Each Sunday, I’m working my way through my experiences with race. I’ll share stories and memories from throughout my life. I know I’ll encounter moments of growth that I wish I could relive. I’ll also have to think back on choices that I wish I could remake. Come join me each week. It’s also Day 7 of the Slice of Life challenge.
Some Sundays I reflect on my upbringing and its effect on my attitudes towards race, culture and gender. Others, I think on turning points in my racial autobiography. And some Sundays, it’s..harder.
This is one of those Sundays, where I’m left with more questions than answers.
Growing up, especially in high school, there was racism and homophobia all around me. I certainly was around a whole host of offensive comments, jokes and gestures. I’m certainly guilty of laughing and playing along. So…how on earth did I let myself not notice the effect it had on those around me?
I could have been so much better.
I wish I could have been better.
I wish the times could have been better.
I especially wonder about the homophobia our world was steeped in.
I think about now, with my sons in high school and college, with so much more openness about identity. I wonder how different high school would have been, had it been now.
I can think of at least a dozen or so kids I hung out with who are now “out” in one way or another. We’d spent Saturday nights together, relaxed in the student lounge in off periods, chatted for hours on the phone – heck, I even went out and to dances with some.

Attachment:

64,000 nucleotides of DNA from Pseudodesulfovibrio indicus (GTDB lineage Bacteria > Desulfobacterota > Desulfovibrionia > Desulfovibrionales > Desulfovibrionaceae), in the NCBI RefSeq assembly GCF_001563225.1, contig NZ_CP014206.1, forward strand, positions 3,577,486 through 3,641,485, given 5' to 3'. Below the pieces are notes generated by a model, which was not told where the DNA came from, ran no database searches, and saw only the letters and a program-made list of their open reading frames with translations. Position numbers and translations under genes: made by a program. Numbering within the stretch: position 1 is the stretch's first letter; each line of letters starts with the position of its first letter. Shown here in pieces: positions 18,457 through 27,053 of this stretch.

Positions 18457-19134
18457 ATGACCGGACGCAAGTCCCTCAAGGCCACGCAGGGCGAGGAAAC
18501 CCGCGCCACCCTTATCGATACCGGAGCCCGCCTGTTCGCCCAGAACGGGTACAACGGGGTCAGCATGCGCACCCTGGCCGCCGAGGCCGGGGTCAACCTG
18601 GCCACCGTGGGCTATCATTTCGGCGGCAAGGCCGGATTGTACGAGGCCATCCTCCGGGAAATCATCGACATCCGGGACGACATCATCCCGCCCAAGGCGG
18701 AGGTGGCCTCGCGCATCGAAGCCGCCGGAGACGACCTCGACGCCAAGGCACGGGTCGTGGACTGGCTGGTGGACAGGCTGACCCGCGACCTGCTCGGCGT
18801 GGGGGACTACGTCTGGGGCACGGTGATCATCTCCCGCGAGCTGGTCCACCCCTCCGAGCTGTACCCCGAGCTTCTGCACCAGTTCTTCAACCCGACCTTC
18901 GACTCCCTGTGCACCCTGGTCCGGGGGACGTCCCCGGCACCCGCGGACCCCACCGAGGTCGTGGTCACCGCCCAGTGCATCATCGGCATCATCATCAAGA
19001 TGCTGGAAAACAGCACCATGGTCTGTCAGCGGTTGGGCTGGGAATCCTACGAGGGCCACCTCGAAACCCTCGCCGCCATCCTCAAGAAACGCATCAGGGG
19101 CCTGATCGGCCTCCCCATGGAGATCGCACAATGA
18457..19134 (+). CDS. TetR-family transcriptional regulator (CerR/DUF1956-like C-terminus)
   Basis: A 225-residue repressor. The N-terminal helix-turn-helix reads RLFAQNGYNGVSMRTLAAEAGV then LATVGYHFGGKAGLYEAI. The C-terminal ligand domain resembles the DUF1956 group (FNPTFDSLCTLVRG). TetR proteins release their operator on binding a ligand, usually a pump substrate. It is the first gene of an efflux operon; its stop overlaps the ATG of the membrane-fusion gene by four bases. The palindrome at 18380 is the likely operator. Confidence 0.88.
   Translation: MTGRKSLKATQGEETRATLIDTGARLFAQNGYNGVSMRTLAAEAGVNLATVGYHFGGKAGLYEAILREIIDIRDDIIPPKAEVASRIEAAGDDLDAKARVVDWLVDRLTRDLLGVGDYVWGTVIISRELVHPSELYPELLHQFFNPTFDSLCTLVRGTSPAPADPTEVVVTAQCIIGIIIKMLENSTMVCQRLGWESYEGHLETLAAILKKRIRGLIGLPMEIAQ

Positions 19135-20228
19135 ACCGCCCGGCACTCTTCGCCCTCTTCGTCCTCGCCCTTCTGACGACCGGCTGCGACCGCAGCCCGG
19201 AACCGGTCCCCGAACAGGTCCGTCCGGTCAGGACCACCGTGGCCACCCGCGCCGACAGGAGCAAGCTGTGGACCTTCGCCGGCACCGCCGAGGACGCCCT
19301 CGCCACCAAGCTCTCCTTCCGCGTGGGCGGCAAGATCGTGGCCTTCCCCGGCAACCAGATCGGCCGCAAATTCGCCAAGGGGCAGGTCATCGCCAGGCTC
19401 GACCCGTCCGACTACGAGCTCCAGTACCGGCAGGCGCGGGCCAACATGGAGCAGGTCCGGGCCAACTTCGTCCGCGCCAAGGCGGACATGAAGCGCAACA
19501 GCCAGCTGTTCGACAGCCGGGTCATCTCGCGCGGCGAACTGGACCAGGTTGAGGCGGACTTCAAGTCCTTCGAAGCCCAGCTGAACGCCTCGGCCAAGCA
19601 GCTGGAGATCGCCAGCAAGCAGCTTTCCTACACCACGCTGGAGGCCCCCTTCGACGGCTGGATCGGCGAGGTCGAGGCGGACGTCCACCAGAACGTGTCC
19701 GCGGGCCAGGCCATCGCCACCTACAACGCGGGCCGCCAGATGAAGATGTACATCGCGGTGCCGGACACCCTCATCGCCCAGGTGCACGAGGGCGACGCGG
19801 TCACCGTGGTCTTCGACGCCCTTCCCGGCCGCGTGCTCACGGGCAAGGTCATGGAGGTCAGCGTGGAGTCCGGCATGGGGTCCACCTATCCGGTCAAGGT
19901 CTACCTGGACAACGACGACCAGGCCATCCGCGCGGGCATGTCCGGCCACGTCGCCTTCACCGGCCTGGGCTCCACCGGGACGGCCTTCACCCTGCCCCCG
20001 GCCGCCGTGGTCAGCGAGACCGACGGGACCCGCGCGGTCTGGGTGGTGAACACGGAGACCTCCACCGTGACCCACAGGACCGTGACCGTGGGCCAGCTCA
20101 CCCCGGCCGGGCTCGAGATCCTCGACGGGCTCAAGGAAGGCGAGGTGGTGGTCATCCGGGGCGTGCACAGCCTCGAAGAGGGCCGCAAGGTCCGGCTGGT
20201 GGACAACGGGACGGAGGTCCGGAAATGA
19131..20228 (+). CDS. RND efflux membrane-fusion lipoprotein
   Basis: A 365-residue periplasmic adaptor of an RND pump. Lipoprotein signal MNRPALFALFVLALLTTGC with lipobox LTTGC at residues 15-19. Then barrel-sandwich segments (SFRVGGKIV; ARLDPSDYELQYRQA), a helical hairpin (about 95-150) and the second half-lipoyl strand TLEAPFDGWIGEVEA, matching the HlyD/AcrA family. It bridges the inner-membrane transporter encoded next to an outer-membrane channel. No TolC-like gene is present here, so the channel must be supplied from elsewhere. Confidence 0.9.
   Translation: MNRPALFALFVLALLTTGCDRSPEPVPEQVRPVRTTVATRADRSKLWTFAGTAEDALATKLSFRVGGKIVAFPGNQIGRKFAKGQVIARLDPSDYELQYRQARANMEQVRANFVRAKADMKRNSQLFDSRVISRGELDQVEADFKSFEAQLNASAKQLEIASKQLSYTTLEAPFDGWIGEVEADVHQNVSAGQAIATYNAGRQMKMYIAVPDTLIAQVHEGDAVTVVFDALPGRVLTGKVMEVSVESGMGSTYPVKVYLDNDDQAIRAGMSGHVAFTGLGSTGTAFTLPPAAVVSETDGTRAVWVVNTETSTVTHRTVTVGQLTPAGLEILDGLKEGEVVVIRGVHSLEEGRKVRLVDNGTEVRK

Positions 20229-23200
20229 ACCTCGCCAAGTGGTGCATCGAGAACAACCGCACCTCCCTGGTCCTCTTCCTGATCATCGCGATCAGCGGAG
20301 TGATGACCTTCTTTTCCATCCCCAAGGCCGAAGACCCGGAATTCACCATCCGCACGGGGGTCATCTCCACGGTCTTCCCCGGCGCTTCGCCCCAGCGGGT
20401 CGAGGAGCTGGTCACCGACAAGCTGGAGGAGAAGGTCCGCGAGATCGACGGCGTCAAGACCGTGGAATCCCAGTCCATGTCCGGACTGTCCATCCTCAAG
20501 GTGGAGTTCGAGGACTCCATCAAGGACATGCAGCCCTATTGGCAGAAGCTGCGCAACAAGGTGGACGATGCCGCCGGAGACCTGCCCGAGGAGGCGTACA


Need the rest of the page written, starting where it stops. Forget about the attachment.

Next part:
I remember in particular one late-night call with a guy friend of mine. He was struggling, nearly crying, confessing to me that he had a great weight on his shoulders, that he was carrying around something that he wanted, wished he could tell me, but he couldn’t. He told me that if he said it, he didn’t know what would happen, or what he would do.
Forty-five minutes passed. An hour. At the time, I thought maybe he had been contemplating suicide. So very long I spent on the phone, trying to convince him that whatever he could say to me was OK. That I was his friend, and I could support him no matter what. He even got close a few times before breaking down again and saying he couldn’t tell me.
Turns out, he’s gay.
He just couldn’t come out.
It’s hard not to put modern sensibilities on that conversation. How on earth did that possibility not come to me? Why wouldn’t I have figured that out? What would have happened if I just asked him, point blank?
I could completely blame myself for my blindness. But the truth is, at the time I was in high school, NOBODY was talking about it. At least, nobody straight. My guess is that some folks were out to one another, but that they intensely guarded the circle in the name of self-preservation.
Now, I wonder. How different would high school have been if my friends were allowed to live full, open lives as teenagers? If they had been able to talk openly about their latest crushes, or go to dances with who they actually liked, or just simply…be themselves?
I’ll never know.
I can spend my life wistful, wondering.
Or I can support the people in my life…now.